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Kim Yo-jong (top right) sits behind North Korea's Olympic cheering squad. Photo: Jean Catuffe / Getty Images

The first few days of the Olympic games have been marked by overwhelmingly positive media coverage of North Korea — namely of Kim Jong-un's sister, Kim Yo-jong.

Why it matters: North Korea is the least free country in the world, with its authoritarian regime subjecting citizens to brutal and inhumane laws. And Kim Yo-jong heads the "Propaganda and Agitation Department" of that regime.

Meanwhile, an aide for Vice President Mike Pence told Axios' Mike Allen ahead of the Games that Pence would take "every opportunity" to remind the world that "everything the North Koreans do at the Olympics is a charade to cover up the fact that they are the most tyrannical and oppressive regime on the planet," and that he would not allow North Korea's propaganda to "hijack the messaging of the Olympics."

But that's exactly what is happening in the media. The headlines:

  • North Korea is winning the Olympics — and it's not because of sports (CNN)
    • "[Kim Yo-jong's] historic visit to the South — the first of any member of the ruling Kim family — generated significant media attention, gracing news broadcasts and front pages across the world."
  • North Korea judged winner of diplomatic gold at Olympics (Reuters)
    • "North Korea has emerged as the early favorite to grab one of the Winter Olympics’ most important medals: the diplomatic gold."
  • Kim Jong Un's sister is stealing the show at the Winter Olympics (CNN)
    • "If 'diplomatic dance' were an event at the Winter Olympics, Kim Jong Un's younger sister would be favored to win gold."
  • North Korea's 200-plus cheerleaders command spotlight at 2018 Winter Olympics with synchronized chants (ABC)
    • "The women arrived in South Korea in charter buses on Wednesday. Most of the squad members ignored questions from the press, only saying, 'Nice to meet you.'"

Reality check, via Eurasia Group president Ian Bremmer, "North Korea’s cheering squad is an amazing spectacle. But they’re human hostages of a criminal regime. It’s the most heartbreaking thing we’ll see at the Olympics."

Go deeper

Scoop: Gina Haspel threatened to resign over plan to install Kash Patel as CIA deputy

CIA Director Gina Haspel. Photo: Win McNamee/Getty Images

CIA Director Gina Haspel threatened to resign in early December after President Trump cooked up a hasty plan to install loyalist Kash Patel, a former aide to Rep. Devin Nunes (R-Calif.), as her deputy, according to three senior administration officials with direct knowledge of the matter.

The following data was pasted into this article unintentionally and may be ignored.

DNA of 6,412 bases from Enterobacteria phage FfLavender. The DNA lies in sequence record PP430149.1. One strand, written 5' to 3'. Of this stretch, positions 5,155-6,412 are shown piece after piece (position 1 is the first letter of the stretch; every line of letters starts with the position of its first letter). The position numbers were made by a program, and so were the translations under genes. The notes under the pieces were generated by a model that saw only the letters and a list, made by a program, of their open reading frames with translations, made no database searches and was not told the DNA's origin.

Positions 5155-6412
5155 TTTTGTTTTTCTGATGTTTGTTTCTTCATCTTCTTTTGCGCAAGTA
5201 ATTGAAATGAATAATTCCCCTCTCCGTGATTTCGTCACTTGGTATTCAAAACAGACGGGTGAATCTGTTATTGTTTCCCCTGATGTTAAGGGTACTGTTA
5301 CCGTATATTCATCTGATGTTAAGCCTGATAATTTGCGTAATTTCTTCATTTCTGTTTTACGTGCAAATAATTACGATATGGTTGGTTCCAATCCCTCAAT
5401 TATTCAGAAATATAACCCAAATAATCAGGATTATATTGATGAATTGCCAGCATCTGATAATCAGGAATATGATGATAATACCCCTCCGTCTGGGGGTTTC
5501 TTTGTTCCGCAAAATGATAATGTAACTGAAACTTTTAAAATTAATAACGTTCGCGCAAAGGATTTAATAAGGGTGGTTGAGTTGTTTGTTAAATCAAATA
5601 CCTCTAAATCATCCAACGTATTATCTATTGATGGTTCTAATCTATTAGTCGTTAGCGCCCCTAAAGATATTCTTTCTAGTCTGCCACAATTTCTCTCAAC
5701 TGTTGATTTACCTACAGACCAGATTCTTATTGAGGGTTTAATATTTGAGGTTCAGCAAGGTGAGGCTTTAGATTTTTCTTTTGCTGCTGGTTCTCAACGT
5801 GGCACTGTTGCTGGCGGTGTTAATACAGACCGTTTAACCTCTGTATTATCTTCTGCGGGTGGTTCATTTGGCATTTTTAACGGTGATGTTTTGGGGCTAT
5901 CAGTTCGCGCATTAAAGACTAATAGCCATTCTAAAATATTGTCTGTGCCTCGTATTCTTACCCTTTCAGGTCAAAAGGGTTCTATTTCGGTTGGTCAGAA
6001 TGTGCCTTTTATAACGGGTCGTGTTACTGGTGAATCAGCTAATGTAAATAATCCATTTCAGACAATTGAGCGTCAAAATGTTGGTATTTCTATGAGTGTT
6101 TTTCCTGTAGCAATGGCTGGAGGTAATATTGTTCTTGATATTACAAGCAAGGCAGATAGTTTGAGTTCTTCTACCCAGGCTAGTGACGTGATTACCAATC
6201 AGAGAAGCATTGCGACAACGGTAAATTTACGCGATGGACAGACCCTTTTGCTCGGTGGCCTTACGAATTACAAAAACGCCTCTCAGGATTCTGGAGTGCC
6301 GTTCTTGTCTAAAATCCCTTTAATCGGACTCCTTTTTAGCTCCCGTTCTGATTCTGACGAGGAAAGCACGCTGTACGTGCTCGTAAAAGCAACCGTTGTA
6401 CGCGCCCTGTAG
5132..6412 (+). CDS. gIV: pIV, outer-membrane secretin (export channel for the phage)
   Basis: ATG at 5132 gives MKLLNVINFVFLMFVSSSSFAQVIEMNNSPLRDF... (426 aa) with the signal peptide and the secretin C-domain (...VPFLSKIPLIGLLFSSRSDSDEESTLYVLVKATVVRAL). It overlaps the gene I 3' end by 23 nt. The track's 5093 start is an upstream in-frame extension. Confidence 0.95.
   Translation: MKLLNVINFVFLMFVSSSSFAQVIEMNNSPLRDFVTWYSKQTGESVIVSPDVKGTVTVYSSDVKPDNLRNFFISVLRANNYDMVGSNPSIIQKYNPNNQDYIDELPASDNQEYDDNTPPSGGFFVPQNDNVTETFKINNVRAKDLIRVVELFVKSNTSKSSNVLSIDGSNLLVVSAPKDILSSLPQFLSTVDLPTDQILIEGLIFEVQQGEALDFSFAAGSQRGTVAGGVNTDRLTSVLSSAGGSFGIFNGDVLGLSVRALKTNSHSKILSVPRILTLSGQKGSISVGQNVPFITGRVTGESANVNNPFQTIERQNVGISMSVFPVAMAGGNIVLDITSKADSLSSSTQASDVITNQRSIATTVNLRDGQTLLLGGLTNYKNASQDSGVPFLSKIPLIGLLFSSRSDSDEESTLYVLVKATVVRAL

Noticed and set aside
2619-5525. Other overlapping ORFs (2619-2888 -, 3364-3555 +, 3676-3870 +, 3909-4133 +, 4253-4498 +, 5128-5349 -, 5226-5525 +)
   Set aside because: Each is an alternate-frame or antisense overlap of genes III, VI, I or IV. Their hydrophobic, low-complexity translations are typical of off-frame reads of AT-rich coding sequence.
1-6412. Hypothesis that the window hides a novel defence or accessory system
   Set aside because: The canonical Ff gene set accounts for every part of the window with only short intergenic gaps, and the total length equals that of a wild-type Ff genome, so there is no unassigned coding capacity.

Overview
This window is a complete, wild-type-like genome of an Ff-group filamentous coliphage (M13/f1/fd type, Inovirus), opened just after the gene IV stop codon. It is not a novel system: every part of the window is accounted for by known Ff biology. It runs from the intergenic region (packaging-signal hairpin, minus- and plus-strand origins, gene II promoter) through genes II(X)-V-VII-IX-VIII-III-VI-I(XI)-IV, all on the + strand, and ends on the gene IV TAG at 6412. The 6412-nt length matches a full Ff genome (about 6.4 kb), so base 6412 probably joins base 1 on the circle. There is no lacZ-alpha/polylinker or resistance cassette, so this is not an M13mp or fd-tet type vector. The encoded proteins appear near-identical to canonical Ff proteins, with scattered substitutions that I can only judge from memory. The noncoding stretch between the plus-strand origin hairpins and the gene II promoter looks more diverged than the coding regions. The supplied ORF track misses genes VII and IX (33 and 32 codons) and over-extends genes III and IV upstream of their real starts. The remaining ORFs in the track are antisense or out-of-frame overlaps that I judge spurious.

Why it matters: The revelation stunned national security officials and almost blew up the leadership of the world's most powerful spy agency. Only a series of coincidences — and last minute interventions from Vice President Mike Pence and White House counsel Pat Cipollone — stopped it.

Updated 10 hours ago - Politics & Policy

Coronavirus dashboard

Illustration: Sarah Grillo/Axios

  1. Health: Coronavirus deaths reach 4,000 per day as hospitals remain in crisis mode — CDC warns highly transmissible coronavirus variant could become dominant in U.S. in March.
  2. Politics: Biden says, "We will manage the hell out of" vaccine distribution — Biden taps ex-FDA chief to lead Operation Warp Speed amid rollout of COVID plan — Widow of GOP congressman-elect who died of COVID-19 will run to fill his seat.
  3. Vaccine: Battling Black mistrust of the vaccines"Pharmacy deserts" could become vaccine deserts — Instacart to give $25 to shoppers who get vaccine.
  4. Economy: Unemployment filings explode againFed chair: No interest rate hike coming any time soon —  Inflation rose more than expected in December.
  5. World: WHO team arrives in China to investigate pandemic origins.

John Weaver, Lincoln Project co-founder, acknowledges “inappropriate” messages

John Weaver aboard John McCain's campaign plane in February 2000. Photo: Robert Schmidt/AFP via Getty Images)

John Weaver, a veteran Republican operative who co-founded the Lincoln Project, declared in a statement to Axios on Friday that he sent “inappropriate,” sexually charged messages to multiple men.

  • “To the men I made uncomfortable through my messages that I viewed as consensual mutual conversations at the time: I am truly sorry. They were inappropriate and it was because of my failings that this discomfort was brought on you,” Weaver said.
  • “The truth is that I'm gay,” he added. “And that I have a wife and two kids who I love. My inability to reconcile those two truths has led to this agonizing place.”